Original James Bond music composer dies aged 94

Original composer of James Bond music dies at 94


British composer Monty Norman, author of the original James Bond score, died Monday at the age of 94, his official website announced.

“It is with great sadness that we share the news that Monty Norman passed away on July 11, 2022 after a brief illness,” reads the site, which displays a large black and white photo of the composer. , displaying a frank smile.

Created for the first film in the saga, “James Bond against Dr No” (1962), the version of Monty Norman's music did not convince the producers, who asked John Barry (who died in January 2011), a monument to the music of films (“Midnight Cowboy”, “Out of Africa”, etc.), to retouch it.

The latter later claimed authorship of the work, but in March 2001 Monty Norman won a libel suit against the Sunday Times, which attributed it to John Barry. Monty Norman ordered the newspaper to pay £30,000 in damages for this article, which appeared in October 1997.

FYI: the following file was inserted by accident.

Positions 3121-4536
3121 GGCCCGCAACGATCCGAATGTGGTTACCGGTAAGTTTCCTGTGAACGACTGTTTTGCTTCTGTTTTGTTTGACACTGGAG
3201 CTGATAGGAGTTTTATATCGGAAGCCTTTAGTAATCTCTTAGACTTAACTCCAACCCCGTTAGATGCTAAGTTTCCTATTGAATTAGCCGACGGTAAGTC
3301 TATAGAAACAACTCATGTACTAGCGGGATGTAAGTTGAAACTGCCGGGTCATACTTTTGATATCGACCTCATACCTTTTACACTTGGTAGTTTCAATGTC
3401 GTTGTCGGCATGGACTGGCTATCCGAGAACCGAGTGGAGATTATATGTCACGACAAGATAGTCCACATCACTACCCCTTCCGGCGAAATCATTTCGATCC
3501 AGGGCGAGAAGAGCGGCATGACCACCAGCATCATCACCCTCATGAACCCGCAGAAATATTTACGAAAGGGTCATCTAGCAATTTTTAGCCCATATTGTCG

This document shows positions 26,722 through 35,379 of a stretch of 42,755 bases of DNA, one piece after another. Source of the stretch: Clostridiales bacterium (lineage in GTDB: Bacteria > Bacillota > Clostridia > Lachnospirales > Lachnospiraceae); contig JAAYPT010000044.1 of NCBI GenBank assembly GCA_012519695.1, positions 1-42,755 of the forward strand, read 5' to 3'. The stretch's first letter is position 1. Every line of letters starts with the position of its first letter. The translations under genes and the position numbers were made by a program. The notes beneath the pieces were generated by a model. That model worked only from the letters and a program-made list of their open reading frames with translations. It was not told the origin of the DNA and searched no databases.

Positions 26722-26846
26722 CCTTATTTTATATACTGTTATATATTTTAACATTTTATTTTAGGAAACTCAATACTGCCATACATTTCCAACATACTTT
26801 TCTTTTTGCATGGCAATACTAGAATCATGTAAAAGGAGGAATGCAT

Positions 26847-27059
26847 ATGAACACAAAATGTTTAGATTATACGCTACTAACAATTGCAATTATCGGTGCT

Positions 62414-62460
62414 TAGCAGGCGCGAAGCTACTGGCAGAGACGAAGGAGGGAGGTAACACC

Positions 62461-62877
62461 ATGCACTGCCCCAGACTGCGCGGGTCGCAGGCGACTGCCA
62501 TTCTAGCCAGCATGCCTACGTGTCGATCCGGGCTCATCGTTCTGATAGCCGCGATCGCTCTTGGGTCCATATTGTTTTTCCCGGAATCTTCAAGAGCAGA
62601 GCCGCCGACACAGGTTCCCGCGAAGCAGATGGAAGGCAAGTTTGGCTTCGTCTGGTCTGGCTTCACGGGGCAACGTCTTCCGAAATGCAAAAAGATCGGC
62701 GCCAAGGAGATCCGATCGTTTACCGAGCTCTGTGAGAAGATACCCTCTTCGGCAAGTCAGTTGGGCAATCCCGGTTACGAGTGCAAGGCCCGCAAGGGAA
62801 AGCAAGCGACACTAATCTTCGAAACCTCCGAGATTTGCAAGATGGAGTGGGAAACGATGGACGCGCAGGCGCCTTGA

Born in east London to a Jewish family that left the British capital in the early days of the Blitz at the start of World War II, he got his first guitar at the age of 16, given to him by his mother, and discover the Beatles and Eric Clapton.

In the 1950s and early 1960s, he sang for jazz bands, including those of Cyril Stapleton, Ted Heath and Nat Temple, and performed in variety shows.

Alongside entertainer Benny Hill, he hits the road, taking turns headlining depending on which city they were in: comedy or music.

He then begins to compose, and wrote songs for Cliff Richard and Tommy Steel, one of are pioneers of rock in the UK, as well as musicals, such as 'Make Me An Offer' and 'Expresso Bongo'.